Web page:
Reviewed By: thisoldcan
Review Date: 6/20/17 1:47 am
1 out of 1 found this review helpful.
In the second story of Companion Chronicles: The First Doctor, Volume 02, Steven Taylor (Peter Purves) has been taken prisoner on a Dalek (Nicholas Briggs) ship. Staging a rebellion, he eventually crashes to the planet Shade where, after being saved, he teams up with Dalek Variant 210 as they try to cross the city to get to the transmat on the other side. However, a race of creatures even the Daleks fear has occupied the city and threatens to destroy the two unlikely allies. Steven and the Dalek must make their way through these perilous traps, but is there any guarantee that they won't betray one another in the end? Across the Darkened City was probably one of my most anticipated stories from this year. How could I not be excited for an early Dalek story featuring Steven, one of my favorite First Doctor companions? The end result of Across the Darkened City is a strong, solid story. Featuring a fine performance from Peter Purves, and a surprisingly nuanced performance by Nicholas Briggs, as well as a solid script by David Bartlett, it's a solid story. However, it does have it's dull moments here and there, and I found that the ending, while effective, could've been done a little better.
Peter Purves returns as the companion to the First Doctor Steven Taylor. Purves sounds inevitably older as always as Steven, but I'm always surprised at how he's able to make his voice seem a little younger with every story. I quite liked Purves' performance in this story as Steven as well. Purves portrayed Steven as a man conflicted about what to do throughout the story, anguishing over everything. I particularly liked the standoff between the Dalek and Steven, as well as the final scene where Steven realized that the Dalek had always intended to send him off into deep space. The latter scene in particular stands in stark contrast to the rest of the story, which features Steven wondering that age old question, about whether it's possible to have a "good" Dalek. Nicholas Briggs also stars as the Daleks in this story, giving a surprisingly nuanced performance. His performance as a "good" Dalek works well in the story, and gives Briggs a chance to do something other than scream "EXTERMINATE" at the top of his lungs for an hour. I liked Briggs' performance here as a grateful Dalek, even if it did end up being a pretense all along.
David Bartlett, an occasional Big Finish writer, was tasked with writing an interesting story that gets to the heart of the Daleks, as well as showing quite a bit about Steven. The script excelled when it focused on Steven's development, but it faltered a bit when it focused on the Dalek itself I found. I particularly liked the story's focus on Steven and what it meant to work with a Dalek, and how to encounter a Dalek that seems to be good. By the end of the story, it's obvious that this isn't the case, but during the story it brings out a curious side of Steven, one I can't recall ever seeing, of someone who feels remorse and pity for the Dalek, enough to try and resuscitate it, and to carry it through the city quietly. A lot of his actions are born from a selfish desire to leave the planet, but nonetheless it makes for an interesting development. I also quite liked Bartlett's creation for this story, the Chaons (Helen Goldwyn, who's nearly unrecognizable). The Chaons reminded me a lot of the Star Men, from the eponymous Monthly Range story. They're a race of creatures that are seemingly indestructible and are able to match the Daleks in terms of destruction. They were an interesting creation, and one I'd like to see make a return at some point in the future.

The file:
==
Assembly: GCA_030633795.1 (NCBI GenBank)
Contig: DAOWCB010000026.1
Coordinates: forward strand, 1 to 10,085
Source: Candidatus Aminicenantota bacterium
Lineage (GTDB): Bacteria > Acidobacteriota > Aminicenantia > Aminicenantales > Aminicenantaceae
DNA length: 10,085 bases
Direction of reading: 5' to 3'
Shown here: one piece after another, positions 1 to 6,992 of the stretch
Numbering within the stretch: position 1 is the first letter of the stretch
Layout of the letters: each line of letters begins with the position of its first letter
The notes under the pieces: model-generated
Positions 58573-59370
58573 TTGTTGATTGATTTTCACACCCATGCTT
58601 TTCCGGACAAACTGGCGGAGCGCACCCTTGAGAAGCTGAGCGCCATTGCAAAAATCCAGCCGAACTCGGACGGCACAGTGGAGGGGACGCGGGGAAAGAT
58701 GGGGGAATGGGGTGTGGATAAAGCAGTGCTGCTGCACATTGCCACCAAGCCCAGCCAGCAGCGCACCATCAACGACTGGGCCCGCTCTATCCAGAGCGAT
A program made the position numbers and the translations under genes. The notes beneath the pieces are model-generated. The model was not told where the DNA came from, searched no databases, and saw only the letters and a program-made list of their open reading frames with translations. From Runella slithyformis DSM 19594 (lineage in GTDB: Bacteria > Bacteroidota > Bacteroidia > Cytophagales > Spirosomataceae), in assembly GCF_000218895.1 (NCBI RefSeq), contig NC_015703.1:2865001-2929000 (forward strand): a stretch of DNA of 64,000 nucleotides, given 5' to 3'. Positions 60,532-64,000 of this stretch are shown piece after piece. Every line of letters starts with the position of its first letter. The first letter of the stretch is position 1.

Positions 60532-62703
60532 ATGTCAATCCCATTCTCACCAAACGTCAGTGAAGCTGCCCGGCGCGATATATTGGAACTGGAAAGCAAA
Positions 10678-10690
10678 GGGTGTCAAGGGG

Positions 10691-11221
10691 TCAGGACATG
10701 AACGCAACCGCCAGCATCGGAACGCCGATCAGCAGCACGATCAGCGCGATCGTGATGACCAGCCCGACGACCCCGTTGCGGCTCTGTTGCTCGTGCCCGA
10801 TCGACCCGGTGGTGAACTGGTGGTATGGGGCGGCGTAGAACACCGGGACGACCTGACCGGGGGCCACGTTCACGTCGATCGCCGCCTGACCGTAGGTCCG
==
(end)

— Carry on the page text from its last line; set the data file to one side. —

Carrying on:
However, I felt the story faltered at one key part: the ending. At the end of the story, Steven and the Dalek are being attacked by the Chaons as they try to escape Shade. The Dalek, demanding that it be sent to Skaro before Steven, is dying, and so Steven decides to put it in one of the nearby Dalek cases, in the hopes that it survives to send him back to his friends. I'm sure you can guess what happens here; the Dalek double crosses Steven, attempting to kill him, and then leaving him stranded, about to be killed by the Chaons. Even the Dalek's last action, giving Steven the transmat coordinates to the Doctor's location, was a lie, as it would've sent him into deep space. It just felt like such an obvious ending to the story, that I'm frankly disappointed that Bartlett went with it. It's the ending to nearly every "good Dalek" story on the planet, and it's not an ending that I particularly like. It could've gone further, examining the juxtaposition of the scores of rotting corpses the Daleks left in Shade with one act of goodness from a Dalek, but instead, it went for betrayal. It's not the worst ending for the story, but it's certainly far from the best way to end the story.
Overall, Across the Darkened City was an enjoyable, solid story. Peter Purves and Nicholas Briggs both shined as their respective characters, sharing an excellent chemistry with one another. Similarly, David Bartlett's script was a strong affair, doing some excellent work showing Steven's doubts about the Dalek, and the horrors that the Daleks had inflicted on Shade. However, I felt that the story's ending was weak, as it went for a tired ending that's so common among so many "good Dalek" stories. It was disappointing that Bartlett didn't try to do something a bit more unique here, instead opting for a rather boring ending. But overall, the story was a strong affair, the ending aside, and that certainly made for an enjoyable story in the end.